But this type of learning isn’t just a prediction for the future, it’s something that IBM is already championing around the world via their P-TECH scheme. “P-TECH stands for Pathways in Technology and it’s IBM’s flagship education initiative,” explains Jade Moffat, Corporate Social Responsibility Lead at IBM A/NZ.
“It started in 2010 in one school in Brooklyn, New York. And since that time, it’s really taken off and it’s now in 24 countries and over 220 schools around the world. It’s been in Australia for about three years,” she continues.
In practice the program is a collaboration between high school, post-secondary education and industry. It’s not just IBM, there are 48 industry partners in Australia including both large technology companies and other organisations who have technology as a focus. Students can work alongside mentors and they’re given work experience opportunities and special IT projects to build the students’ skills.
And it’s not about cherry picking the creme de la creme. “P-TECH is actually specifically aimed at young people that possibly come from more disadvantaged backgrounds. And it’s really about finding hidden gems in it, in a sense. They may have an interest in technology or they may not. And we do that by exposing them to the opportunities that exist in technology and doing that in a really real way,” Moffat explains.
The most recent iteration for IBM, Open P-TECH, has seen them partner with the New South Wales Cyber Security Innovation Node (NSWCSIN) to enable 68 NSW secondary schools currently part of its existing Cyber-STEM workforce program to adopt the tech giant’s Open Pathways in Technology. The partnership has been set up to give students and teachers access to online courses on topics like cybersecurity, cloud computing, and designing thinking.
P-TECH isn’t just an innovative way to upskill future workers for technology roles. It is also a way for young people to develop a portfolio of professional skills including leadership, collaboration and critical thinking. “These skills are constant – they were important 20 years ago and they’ll be important into the future,” says Moffat.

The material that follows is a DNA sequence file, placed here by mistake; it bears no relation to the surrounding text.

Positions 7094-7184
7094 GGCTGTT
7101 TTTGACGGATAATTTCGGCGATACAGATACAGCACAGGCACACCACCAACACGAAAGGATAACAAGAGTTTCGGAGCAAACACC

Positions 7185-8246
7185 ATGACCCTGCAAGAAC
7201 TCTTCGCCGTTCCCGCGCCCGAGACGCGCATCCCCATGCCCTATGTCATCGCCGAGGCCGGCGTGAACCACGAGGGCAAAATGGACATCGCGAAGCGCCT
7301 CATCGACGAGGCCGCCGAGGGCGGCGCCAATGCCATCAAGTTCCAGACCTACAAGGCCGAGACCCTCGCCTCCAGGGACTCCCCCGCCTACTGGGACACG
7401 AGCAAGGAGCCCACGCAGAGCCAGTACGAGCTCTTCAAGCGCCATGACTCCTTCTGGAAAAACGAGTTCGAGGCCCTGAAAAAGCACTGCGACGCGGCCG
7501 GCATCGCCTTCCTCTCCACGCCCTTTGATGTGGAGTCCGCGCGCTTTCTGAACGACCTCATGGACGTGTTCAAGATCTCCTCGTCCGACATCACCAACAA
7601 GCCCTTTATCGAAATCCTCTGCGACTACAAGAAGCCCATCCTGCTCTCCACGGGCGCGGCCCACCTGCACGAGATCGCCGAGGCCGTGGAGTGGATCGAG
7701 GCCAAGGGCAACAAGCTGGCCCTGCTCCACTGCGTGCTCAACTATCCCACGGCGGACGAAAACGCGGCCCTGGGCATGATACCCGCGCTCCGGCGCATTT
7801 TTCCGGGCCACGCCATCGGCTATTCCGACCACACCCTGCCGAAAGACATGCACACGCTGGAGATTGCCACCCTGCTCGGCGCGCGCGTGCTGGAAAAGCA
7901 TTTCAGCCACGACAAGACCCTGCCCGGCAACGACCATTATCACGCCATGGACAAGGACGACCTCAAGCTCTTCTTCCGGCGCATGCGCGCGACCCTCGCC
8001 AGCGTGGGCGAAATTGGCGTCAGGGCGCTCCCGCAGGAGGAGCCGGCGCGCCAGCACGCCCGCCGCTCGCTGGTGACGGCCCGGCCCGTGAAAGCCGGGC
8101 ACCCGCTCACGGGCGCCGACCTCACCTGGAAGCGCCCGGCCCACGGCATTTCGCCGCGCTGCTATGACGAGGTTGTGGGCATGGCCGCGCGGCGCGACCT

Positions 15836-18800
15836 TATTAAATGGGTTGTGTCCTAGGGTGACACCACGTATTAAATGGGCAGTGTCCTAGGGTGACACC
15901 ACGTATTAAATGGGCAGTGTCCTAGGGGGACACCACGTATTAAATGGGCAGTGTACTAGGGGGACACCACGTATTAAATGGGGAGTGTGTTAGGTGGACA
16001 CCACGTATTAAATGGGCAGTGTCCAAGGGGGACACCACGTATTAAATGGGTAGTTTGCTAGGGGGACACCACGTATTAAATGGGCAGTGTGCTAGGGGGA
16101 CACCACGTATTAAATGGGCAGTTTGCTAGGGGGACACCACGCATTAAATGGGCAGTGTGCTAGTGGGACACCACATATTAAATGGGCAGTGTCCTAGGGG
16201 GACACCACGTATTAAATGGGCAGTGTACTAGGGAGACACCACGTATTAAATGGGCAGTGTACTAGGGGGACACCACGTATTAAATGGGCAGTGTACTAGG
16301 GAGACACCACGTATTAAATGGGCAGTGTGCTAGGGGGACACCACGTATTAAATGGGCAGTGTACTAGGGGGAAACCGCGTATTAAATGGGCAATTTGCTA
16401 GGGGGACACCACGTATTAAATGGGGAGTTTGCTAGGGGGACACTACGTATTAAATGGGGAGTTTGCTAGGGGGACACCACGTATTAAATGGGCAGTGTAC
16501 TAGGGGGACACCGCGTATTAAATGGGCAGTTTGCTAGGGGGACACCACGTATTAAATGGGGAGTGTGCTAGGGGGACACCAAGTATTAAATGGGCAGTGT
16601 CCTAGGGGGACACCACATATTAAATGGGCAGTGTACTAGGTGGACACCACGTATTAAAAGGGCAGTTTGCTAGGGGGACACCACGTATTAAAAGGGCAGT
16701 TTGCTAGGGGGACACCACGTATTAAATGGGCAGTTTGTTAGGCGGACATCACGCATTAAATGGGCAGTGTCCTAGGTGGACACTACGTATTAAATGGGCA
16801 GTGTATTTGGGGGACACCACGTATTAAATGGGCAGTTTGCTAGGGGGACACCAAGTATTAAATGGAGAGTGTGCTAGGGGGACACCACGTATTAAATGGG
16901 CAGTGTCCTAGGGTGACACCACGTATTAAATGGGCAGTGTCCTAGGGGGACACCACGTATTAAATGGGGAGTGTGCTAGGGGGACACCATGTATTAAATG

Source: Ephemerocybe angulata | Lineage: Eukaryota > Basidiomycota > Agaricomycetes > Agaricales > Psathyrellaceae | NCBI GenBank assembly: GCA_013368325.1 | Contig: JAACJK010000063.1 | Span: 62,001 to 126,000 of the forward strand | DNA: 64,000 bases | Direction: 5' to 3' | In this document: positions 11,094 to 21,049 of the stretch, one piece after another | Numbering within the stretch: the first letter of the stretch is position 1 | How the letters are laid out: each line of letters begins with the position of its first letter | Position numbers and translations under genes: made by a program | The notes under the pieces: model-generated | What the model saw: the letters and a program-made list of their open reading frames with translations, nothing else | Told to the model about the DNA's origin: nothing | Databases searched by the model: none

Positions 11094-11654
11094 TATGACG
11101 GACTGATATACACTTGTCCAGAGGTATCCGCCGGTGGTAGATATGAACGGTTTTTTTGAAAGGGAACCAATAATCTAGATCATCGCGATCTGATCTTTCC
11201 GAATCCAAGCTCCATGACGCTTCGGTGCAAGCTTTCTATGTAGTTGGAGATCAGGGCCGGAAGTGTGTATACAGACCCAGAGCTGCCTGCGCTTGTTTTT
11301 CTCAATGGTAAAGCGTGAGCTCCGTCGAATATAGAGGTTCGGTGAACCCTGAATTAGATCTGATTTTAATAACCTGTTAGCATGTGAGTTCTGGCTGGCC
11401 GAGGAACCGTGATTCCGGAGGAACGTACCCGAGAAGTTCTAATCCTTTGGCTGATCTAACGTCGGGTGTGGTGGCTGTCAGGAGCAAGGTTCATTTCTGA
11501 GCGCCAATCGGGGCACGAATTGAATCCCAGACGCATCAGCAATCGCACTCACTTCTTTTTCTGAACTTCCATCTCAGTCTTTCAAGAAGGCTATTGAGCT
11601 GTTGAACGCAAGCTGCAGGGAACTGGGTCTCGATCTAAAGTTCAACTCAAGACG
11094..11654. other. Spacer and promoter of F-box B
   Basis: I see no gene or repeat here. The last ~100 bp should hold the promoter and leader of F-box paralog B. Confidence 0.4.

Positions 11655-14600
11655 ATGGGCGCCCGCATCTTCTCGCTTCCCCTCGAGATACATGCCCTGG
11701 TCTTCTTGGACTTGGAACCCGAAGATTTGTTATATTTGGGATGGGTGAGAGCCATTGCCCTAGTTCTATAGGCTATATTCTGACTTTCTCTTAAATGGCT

Futurist Gihan Perera notes that these sorts of skills have been downplayed in the past, however it is now recognised that non-technical skills are extremely valuable. “These include the so-called ‘soft skills’, such as communication, emotional intelligence, and a diversity mindset. But the real focus should be on transferable skills, which apply across a range of roles, jobs, and careers,” he says.
Perera notes that in the future, individual skill sets will be more important than ever.
“Jobs will come and go, and many will become obsolete through AI and automation. So don’t expect a job for life, as many Baby Boomers did, and don’t even think you’ll be in the same career.
“Younger employees – particularly Generation Z – will have many careers in their working life, so it’s important they think about the skills they acquire, not just define themselves by their job,” he explains.
Simon Rountree echoes this when he says that in order to future proof their careers, young people should build skills and qualifications that are transferable across many sectors and industries. “A good example of this is having skills in problem solving, design, data analysis, adaptive thinking, digital, technical and communications. Anyone of these skills can be transferable across different sectors such as finance, health, mining, agriculture etc,” he explains.
But perhaps the most important thing for the workers of tomorrow is passion. “Become very aware of your own skills, preferences and passions and what jobs and roles these will translate into,” says Watts.
Originally published on news.com.au